Retiring Farmland into Ngahere

Restoring Aotearoa together: Triple the area, at one-third the cost

Geoff Reid

Project Details Ngā taipitopito

Project Status:
Challenge funding:
Research duration:
July 2022 – December 2022

Collaborators Ngā haumi

Balanced Forestry | Doug McCready | Jan Hania | Manu Caddie | Manuka Farming NZ | Pa Ropata (Rob Mc Gowan) | Pukekauri Farms | Rewhenua | Te Kapunga Dewes | Timothy Firkin Films | Tipu Whenua | Wai Kokopu

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What are we doing?E aha ana mātou?

When less productive farmland is ‘retired’ into ngahere (bush or forest) there can be positive impacts on water quality, greenhouse gas emissions, farm management and profitability.

This project builds on 10 years of results from a Primary Growth Partnership that retired over 400ha of marginal land into manuka plantations for honey, then applied that knowledge to broader land retirement into mixed natives on steep erosion-prone slopes, riparian margins, and critical source areas. This work identified potential savings of more than 50% of the current cost to establish native plantations, by replicating the natural reversion process.

This project will create short videos and graphics sharing best-practice methods for low-cost, broad-scale land retirement into ngahere, covering important factors including: weed and pest control before planting, mix of forestry-grade coloniser species, planting density for various tree species, soil biome, and establishment timelines.

How can the research be used? Ka pēhea e whai take ai te rangahau?

  • The educational resource and application of knowledge has the potential to reduce the cost of ngahere establishment by $10,000 per ha which equates to a $10 billion saving over 1,000,000ha.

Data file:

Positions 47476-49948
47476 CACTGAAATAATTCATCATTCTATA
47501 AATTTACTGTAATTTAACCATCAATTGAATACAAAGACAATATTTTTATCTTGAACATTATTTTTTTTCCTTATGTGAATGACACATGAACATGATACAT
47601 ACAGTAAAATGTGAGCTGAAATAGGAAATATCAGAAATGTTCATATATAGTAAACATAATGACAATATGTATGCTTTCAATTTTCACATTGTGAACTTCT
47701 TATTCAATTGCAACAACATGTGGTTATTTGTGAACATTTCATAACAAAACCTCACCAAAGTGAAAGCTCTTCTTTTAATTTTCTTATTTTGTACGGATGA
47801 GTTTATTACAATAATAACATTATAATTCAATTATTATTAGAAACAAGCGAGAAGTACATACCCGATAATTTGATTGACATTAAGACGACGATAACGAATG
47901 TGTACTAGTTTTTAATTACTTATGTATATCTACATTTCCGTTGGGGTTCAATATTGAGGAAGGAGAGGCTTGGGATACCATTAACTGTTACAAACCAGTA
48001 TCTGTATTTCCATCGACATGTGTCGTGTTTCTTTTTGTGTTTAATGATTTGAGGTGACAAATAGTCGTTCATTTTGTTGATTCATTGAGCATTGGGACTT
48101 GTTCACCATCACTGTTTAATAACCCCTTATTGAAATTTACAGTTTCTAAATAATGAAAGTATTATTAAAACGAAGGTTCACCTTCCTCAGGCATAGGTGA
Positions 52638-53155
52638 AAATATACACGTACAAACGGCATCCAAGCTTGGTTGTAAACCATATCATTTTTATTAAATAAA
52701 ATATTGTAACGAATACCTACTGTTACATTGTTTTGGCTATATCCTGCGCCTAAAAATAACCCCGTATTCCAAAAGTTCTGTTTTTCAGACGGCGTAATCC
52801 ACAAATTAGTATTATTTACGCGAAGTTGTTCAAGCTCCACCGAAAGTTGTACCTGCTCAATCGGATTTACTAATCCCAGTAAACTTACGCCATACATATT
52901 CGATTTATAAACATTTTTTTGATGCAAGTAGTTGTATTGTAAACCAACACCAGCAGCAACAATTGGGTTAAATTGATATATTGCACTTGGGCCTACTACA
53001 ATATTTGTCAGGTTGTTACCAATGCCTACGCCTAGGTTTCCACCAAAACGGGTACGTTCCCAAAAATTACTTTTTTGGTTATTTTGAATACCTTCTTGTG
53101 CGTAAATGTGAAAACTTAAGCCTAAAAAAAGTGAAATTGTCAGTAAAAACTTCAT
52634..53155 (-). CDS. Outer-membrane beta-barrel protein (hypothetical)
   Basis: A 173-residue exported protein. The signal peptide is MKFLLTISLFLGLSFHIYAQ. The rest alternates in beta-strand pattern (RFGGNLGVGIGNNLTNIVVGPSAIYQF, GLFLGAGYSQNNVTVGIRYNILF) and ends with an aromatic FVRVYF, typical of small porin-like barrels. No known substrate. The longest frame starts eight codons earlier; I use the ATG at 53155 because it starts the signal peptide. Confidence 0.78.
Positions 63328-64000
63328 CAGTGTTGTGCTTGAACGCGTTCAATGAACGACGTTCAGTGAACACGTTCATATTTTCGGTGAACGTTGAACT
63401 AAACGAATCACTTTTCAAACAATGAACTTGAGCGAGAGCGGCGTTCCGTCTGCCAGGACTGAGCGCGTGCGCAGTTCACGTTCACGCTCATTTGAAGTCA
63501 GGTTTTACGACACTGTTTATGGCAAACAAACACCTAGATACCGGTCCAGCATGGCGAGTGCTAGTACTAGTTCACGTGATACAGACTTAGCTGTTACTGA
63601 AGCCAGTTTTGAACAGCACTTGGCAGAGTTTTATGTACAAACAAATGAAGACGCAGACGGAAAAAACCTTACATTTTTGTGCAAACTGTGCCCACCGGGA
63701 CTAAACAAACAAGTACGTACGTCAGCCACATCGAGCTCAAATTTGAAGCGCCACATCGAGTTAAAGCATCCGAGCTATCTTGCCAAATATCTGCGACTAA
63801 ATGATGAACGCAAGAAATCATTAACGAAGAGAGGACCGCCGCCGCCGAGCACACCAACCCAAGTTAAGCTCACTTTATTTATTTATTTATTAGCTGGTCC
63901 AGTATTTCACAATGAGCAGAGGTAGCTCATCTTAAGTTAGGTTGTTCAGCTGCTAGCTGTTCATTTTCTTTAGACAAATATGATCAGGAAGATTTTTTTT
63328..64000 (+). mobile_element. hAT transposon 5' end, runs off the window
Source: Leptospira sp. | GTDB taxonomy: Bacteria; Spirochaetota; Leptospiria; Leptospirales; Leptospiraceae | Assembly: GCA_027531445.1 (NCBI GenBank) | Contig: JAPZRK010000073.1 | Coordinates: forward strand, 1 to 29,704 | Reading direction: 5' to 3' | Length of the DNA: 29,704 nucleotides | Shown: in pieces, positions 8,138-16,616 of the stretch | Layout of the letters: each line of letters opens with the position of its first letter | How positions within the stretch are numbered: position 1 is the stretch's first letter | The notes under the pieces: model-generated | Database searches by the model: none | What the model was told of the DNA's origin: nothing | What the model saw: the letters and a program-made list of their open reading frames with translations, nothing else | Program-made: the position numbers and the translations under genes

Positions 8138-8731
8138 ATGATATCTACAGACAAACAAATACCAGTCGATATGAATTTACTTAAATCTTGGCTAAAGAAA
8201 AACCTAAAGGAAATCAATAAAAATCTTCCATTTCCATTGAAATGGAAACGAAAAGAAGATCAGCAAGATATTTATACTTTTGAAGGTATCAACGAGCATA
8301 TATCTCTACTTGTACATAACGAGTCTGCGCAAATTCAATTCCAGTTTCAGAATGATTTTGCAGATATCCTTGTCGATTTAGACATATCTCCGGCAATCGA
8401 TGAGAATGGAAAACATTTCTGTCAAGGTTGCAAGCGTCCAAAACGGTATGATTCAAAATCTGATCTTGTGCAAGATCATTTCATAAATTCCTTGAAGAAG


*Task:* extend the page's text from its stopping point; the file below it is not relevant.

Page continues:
• The project will develop a visual digital resource for use by farmers, catchment groups and regional councils, showing the best-practice methods to undertake low-cost, broad-scale land retirement into ngahere.
  • A series of short videos and graphics will showcase successful low-cost native plantation examples, and how to do it successfully.
  • This resource will capture the key successes, weaknesses, opportunities, and threats of using forestry techniques and forestry-grade plants to establish native plantations.

Related research updates Ngā pānui mō te rangahau nei

Research team Te hunga i whai wāhi mai

Project Lead/Science Lead
Alison Dewes
John Burke
Pukekauri Farms
Bronwyn Douglas
Balanced Forestry
Tim Firkin
Documentary Filmmaker

Tools & resources Ngā utauta me ngā rauemi


Lower Cost Native Restoration of Farmland: Tīmata Method Fact Sheet

This six-page fact sheet on the Tīmata Method has been developed for New Zealand land owners. The Tīmata Method, which in Māori translates to begin,…
View Method

The Tīmata Method: A low-cost way to retire farmland into native forest

Restoring erodible land in New Zealand into native forests can be a challenging and costly process, limiting private landowners’ participation in large-scale projects. However, there…
View Video
Technical Report

Retiring Farmland into Ngahere

The purpose of this report, fact sheet and information video is to introduce successful low-cost native planting methods which can be used as an educational…
View Technical Report

In the media Mai i te ao pāpaho

Farmers Weekly
“It is estimated NZ has about 1 million hectares of land that could be retired into natives. The Timata method represents savings of $20 billion across the country in achieving that"
Rural Delivery, 20 May 2023
Farmer’s Weekly, 27 November 2023

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